Big sailing ships and their metaphoric potential appear to be on the mind of many cultural players of late. The journalist Chris Hedges, in lectures around the country, has been comparing the dysfunction and mayhem aboard the Pequod whaleship to the United State’s unmoored global reach. The Pequod, which features as a prominent character in Melville’s Moby Dick, is also a central metaphor in Robert Longo’s current show at Friedrich Petzel gallery. Longo pictures the US Flag as a sinking ship, juxtaposed with stark images of American iconography. The painter, Stuart Elster, for his show at Junior Projects, is looking back at the modern Dazzle Ships of our past World Wars for their aesthetic and political connotations.
Battleships decorated in jagged, Op art patterns were an invention closely aligned with avant-garde painting. The patterns acted as camouflage during battle, not really rendering a ship invisible so much as making it difficult for an enemy to detect. During World War I, the Vorticist painter Edward Wadsworth helped design dazzle camouflage as it was known, and for Vorticists — a short-lived British variety of Italian Futurists — the ships personified the sort of industry and progress the movement exhorted.
Elster’s small paintings depict ships emblazoned with dazzle camouflage, but in differentiating shadows, highlights, and mid tones, he keys not only the ship but also the sky, water, and vistas to one dominant color offset with a few closely related hues.
Working with a palette knife, the ship motif is comprised of flat color shapes rendered as an atmospheric silhouette. Possibly reigned in by a stencil, the paint is deliciously impastoed and laid down in tightly packed pieces, occasionally there are traces of an underlying sketch. The painting’s compositions are determined by whether a ship is up close or faraway, if it is turning and foreshortened or simply gliding across the canvas. There are masts that jut up, rays of light beaming, chains dropping into the sea, and movements in the water or sky that add to the allover abstraction of each piece. “In Dazzle Brown” is a palette of mochas, caramels and espressos, while “In Dazzle Silver” is an iridescent aluminum. Rose and magenta oil paint appears whipped as it froths and foams over the edges of the support of “In Dazzle Pink,” a dollop of pigment resting atop the canvas.
Elster’s limited palette helps to play up the “now you see me, now you don’t” quality of the dazzle camouflage. And this syncopation of the real and the unreal lends itself to the sort of formal/conceptual dichotomies the art world has favored since the emergence of Jasper Johns. Since then, anxieties about illusion have given way to art that continues to be increasingly self-reflexive and philosophical. In fact, the battleships with their striped graphic patterns, have some of the iconographic power as John’s crosshatch works or his monochromatic US maps and flags. While John’s work simulated painterliness and asserted the factual physicality of his subjects, Elster’s flat mosaic-like surfaces are truly modulated and spatial. We experience the dazzle camouflage effectively doing its job — the ships materialize and dematerialize in front of us. The experience is not unlike the painter Richard Walker’s room interiors which he paints in the dark. In both cases the viewer is enticed into visually absorbing the painting in order to make sense of its subject matter.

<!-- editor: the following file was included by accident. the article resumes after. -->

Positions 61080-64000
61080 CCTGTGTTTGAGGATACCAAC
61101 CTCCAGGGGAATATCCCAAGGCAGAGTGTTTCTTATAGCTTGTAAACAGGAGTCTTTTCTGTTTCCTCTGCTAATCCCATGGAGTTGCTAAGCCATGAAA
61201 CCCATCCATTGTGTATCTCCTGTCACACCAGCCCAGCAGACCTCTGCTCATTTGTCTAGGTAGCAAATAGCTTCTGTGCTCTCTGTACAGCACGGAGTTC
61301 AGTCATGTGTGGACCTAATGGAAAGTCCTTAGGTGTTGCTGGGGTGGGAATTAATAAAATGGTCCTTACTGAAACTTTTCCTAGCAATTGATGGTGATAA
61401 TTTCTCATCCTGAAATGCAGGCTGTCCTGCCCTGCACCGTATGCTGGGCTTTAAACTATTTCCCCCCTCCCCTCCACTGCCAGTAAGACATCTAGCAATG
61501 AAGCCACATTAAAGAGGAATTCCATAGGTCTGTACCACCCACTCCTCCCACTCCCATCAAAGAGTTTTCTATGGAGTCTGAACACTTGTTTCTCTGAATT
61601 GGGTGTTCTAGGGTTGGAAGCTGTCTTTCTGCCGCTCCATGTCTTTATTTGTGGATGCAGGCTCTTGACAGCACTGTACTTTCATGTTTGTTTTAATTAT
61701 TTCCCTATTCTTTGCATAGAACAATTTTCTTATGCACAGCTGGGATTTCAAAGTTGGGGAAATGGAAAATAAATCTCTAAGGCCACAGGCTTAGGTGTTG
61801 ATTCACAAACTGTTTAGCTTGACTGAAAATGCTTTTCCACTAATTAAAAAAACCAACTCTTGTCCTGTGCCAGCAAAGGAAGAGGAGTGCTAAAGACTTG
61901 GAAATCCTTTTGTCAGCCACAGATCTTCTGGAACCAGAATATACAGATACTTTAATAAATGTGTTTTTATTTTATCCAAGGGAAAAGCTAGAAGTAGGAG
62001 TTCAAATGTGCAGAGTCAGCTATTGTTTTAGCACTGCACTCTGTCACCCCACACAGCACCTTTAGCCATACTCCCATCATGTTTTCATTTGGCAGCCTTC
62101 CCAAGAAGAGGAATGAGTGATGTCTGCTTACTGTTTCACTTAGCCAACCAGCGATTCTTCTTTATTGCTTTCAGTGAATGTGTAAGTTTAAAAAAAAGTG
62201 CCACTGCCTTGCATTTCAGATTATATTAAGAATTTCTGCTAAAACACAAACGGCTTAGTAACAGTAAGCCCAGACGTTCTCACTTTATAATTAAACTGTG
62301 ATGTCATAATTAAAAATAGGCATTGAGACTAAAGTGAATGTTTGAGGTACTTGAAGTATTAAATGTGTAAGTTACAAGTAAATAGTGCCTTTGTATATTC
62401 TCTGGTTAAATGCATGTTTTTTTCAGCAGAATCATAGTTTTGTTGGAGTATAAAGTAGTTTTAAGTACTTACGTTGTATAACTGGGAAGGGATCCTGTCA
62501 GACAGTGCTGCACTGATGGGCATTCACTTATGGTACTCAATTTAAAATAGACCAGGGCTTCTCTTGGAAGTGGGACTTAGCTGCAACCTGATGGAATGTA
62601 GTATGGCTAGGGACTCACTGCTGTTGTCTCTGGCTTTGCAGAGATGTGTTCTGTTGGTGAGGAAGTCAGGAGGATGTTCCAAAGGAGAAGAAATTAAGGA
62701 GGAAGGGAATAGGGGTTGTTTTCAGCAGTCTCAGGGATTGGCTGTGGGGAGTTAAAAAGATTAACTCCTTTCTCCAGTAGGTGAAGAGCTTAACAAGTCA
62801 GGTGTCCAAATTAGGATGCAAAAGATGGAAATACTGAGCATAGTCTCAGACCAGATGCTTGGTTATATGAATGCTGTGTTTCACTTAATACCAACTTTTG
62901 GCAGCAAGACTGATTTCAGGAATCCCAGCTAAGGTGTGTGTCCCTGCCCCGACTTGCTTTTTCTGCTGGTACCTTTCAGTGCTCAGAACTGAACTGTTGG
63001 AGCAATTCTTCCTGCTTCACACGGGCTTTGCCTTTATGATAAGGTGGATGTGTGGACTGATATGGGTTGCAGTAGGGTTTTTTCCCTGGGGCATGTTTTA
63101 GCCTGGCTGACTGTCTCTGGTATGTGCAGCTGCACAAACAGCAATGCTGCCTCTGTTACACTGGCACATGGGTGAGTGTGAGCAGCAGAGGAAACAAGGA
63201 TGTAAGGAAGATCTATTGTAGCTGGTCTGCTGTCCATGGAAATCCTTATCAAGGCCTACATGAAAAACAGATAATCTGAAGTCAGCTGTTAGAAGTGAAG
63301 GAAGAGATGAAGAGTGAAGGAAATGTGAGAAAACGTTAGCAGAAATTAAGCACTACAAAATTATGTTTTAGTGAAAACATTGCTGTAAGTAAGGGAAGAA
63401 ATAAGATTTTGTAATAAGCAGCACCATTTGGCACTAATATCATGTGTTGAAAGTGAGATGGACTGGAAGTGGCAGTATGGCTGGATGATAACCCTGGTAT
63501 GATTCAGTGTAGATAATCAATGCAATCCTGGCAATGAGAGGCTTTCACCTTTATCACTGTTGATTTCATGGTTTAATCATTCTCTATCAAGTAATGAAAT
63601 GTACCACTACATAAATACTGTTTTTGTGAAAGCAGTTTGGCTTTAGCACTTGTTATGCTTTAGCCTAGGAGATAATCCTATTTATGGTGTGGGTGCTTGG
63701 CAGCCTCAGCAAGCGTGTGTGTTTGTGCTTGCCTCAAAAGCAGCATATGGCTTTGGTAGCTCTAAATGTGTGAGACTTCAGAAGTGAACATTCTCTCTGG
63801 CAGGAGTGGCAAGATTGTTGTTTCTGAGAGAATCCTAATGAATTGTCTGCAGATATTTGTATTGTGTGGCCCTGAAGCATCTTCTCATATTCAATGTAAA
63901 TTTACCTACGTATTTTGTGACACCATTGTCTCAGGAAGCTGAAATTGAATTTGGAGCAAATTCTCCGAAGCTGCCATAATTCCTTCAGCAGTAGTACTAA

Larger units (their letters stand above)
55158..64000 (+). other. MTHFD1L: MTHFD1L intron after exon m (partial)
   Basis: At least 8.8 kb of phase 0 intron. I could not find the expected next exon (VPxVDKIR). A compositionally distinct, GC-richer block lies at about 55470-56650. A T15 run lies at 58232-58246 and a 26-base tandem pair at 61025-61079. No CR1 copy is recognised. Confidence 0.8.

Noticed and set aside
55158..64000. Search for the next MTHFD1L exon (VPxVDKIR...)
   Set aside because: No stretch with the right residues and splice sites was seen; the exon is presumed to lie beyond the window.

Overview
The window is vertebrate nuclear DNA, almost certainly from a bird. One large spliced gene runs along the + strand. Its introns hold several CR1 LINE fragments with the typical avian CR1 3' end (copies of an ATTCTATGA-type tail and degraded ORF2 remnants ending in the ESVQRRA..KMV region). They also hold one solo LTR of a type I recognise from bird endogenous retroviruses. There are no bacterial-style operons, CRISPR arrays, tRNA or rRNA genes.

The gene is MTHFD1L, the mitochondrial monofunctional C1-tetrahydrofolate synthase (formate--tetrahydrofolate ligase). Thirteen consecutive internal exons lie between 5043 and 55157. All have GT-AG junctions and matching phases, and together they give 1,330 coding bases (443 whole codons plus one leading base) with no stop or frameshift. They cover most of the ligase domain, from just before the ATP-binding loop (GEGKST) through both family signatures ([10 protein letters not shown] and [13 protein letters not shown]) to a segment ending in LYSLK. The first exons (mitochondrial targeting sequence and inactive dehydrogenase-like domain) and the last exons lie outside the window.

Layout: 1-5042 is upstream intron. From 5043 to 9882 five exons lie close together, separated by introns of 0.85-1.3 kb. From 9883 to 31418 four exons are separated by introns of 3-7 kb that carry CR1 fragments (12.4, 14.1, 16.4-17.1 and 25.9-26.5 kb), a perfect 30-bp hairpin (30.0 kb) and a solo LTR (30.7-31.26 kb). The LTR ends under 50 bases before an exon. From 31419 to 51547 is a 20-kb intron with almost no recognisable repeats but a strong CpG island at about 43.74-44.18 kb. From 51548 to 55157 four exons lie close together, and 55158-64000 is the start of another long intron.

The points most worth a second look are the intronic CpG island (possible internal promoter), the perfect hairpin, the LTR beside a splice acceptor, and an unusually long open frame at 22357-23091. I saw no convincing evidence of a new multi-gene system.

What’s uncanny, for all of the machismo of the warship subject matter is how much this work reminds one of color cosmetics. We are drawn in by the raised, segmented patches and luscious, coordinated pigments that resemble trays of eyeshadow quads and share the consistency of lipstick bullets. “In Dazzle Pink” has the same sassy title as something you’d come across at the Clinique counter. And like cosmetics, you’re tempted to touch, smell or possibly taste what’s in front of you. All of this had me thinking about them in relation to another Pop artist, namely Claes Oldenburg, particularly his sculpture “Lipstick (Ascending) on Caterpillar Tracks” (1969–74). A sculpture that served literally as a platform for protest and commingles warfare with commodity, masculinity with femininity, grandiosity with banality — all leveraged to address the tensions around the war in Vietnam and the rights of minorities.
For past projects, Elster has found subject matter in high-end designer labels and currency in the form of coins — objects that symbolize commodification and branding. It’s possible that his Dazzle Ships are harbingers of our troubled times; the unhappy marriage of capital and world domination. After all, we are at a time in art history when money often trumps aesthetic considerations, and some would say, climate and economic imbalances both on this continent and globally are jeopardizing American civilization if not precipitating a sixth great extinction.
Elster’s painting technique allows us entry into each work to enjoy a personal experience but not without experiencing some misplacement and refraction; an ambivalence in keeping with the Dazzle Ships as vehicles of both peace and obliteration. The heavy paint they emerge from is like a fog as thick as pea soup, but we are still able to make out the ships floating there, a little menacing, or maybe like beacons of hope.
Stuart Elster’s Cinderella Liberty continues at Junior Projects (139 Norfolk Street, Lower East Side, Manhattan) through June 1.
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